*If you use sun-dried tomato ketchup, you won’t need the red wine vinegar.

Red Sausage in the Sunset

RedsausageLately we have purchased some expensive sausage that had an unpleasant texture (twice) and underwhelming spicing (several times). So, we decided to make some bulk from scratch. The first test batch (1 lb) turned out well. This is easy, no harder than making meatballs or burgers.

For 1 Pound of ground meat (we used pork butt — about 80% lean)

Mix “Red Sausage Spice” with a whisk or spice grinder (this is enough mixture for 2.75 pounds of meat)

  • 2 tablespoons sweet or smoked (or a blend thereof) paprika
  • 1 tablespoon ground fennel seeds — fresh ground
  • 1 tablespoon ground cumin
  • 1/2 tablespoon ground coriander seed
  • 1/2 tablespoon table salt
  • 1/2 teaspoon ground cinnamon
  • 1/4 teaspoon chipotle pepper +/-
  • 3/8 teaspoon fresh ground black pepper

Combine 2 tablespoons Red Sausage Spice with:

  • 3 cloves garlic, finely chopped — we used 3 teaspoons minced roasted from a jar.
  • 2 tablespoons cilantro paste or chopped fresh cilantro
  • [Leave out what you don’t care for. Basil (or mint with lamb) subs pretty well for cilantro.]

Spread the ground meat by gently patting it out flat like pizza dough. Spread the admixture across half the meat and then fold the meat in half and then half again. Spread it again and fold three or four more times, or until paprika color is uniformly distributed. Form into a ball, place in a bowl and and cover closely with clear wrap. Let sit for 3 to 24 hours. The folding approach reduces the likelihood you will toughen the meat through too much handling. Cook as you please. Grills* well.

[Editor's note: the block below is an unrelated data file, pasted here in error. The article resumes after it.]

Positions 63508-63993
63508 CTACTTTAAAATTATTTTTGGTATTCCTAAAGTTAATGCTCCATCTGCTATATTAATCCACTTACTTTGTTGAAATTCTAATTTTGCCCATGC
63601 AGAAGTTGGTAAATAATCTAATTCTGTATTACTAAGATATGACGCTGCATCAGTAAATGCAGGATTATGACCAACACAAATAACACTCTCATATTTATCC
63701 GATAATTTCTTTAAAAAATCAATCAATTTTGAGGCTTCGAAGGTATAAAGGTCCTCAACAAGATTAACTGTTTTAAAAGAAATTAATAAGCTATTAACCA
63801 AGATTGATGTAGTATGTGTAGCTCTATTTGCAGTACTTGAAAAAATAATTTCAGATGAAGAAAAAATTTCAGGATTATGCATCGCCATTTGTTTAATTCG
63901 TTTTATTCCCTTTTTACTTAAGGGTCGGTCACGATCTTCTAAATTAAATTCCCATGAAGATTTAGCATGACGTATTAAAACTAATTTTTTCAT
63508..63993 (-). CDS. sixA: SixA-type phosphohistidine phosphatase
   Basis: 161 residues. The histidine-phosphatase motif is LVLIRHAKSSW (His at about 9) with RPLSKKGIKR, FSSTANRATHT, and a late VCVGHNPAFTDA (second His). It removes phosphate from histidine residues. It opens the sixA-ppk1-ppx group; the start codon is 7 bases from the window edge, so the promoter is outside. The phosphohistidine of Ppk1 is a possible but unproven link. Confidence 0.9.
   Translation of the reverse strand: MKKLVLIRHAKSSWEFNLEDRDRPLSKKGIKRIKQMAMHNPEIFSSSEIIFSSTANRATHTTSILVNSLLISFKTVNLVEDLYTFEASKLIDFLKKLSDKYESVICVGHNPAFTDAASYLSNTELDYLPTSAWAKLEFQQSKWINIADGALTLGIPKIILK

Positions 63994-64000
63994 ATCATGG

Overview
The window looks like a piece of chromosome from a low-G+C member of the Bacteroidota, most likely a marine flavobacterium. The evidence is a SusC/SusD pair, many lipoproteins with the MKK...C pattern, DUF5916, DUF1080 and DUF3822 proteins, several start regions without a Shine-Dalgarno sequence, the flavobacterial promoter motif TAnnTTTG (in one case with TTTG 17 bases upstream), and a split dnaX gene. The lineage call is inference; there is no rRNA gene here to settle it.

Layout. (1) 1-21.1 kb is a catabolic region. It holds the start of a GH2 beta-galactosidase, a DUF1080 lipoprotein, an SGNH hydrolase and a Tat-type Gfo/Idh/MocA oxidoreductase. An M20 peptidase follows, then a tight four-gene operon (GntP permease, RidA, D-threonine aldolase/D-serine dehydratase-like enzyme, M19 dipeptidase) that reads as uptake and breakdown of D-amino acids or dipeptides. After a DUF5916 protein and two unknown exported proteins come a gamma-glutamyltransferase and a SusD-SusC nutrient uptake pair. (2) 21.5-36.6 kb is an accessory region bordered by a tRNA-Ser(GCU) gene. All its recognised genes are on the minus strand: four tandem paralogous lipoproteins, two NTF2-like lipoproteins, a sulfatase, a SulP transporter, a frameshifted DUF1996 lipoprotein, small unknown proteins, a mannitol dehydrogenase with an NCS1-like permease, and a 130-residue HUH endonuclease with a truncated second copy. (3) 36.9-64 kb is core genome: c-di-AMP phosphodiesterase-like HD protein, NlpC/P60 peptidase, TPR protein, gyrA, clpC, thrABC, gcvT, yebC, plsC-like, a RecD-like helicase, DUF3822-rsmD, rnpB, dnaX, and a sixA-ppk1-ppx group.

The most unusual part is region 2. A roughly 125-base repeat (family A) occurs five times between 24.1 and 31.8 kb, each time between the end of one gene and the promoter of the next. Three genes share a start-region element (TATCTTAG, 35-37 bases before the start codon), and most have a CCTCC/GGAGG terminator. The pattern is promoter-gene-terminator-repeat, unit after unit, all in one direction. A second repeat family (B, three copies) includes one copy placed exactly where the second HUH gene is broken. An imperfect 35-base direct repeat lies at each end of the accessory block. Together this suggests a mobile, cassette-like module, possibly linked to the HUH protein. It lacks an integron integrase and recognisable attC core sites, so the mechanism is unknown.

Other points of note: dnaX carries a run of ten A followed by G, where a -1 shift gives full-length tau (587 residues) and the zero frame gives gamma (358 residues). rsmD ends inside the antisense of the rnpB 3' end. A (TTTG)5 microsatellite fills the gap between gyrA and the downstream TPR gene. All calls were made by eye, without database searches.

Makes six nice patties and three to four generous burgers. Leftover grilled patties were delicious chopped and added to scrambled eggs with sesame-soy** ciabatta and Fortnum & Mason Marmalade (thanks Harriet & Skip)

*Grilling hint. We have found the following technique to improve the flavor and tenderness of grilled meats. Meat sticks less where grill marked as well.

  1. Transfer prepared meats to the grill on a sheet of non-stick foil allow to cook for 1/3 time.

  2. Transfer meat to grill bars for 1/3 time.

  3. Flip and grill for remaining 1/3 time. Let rest in warm covered dish for 3-5 mins.

**Sesame-Soy Ciabatta = add 1 tablespoon sesame seeds (toasted optional) + 1 teaspoon sesame oil to Soybatta recipe >> Here.



Waiting for Erika — with Peanuts

TropQuesSpent 4.5 hours yesterday getting the boat ready for the various forms Erika might take when if it gets here. Watching the forecast on TV we ran out of the Chesapeake Crab Snack Peanuts brought by friends Linda and Joe.  (trumpets) To the rescue >>>>>>

1 pound lightly salted Peanuts
2 Teaspoons Wye River Red Seasoning
2 Teaspoons Chipofi* Spice
Shake, shake, shake.

Even better as the days go by if they last.


*7 Badia Redfish Blackening Spice + 1 oregano + 1 ginger + 1 basil +1/4 cayenne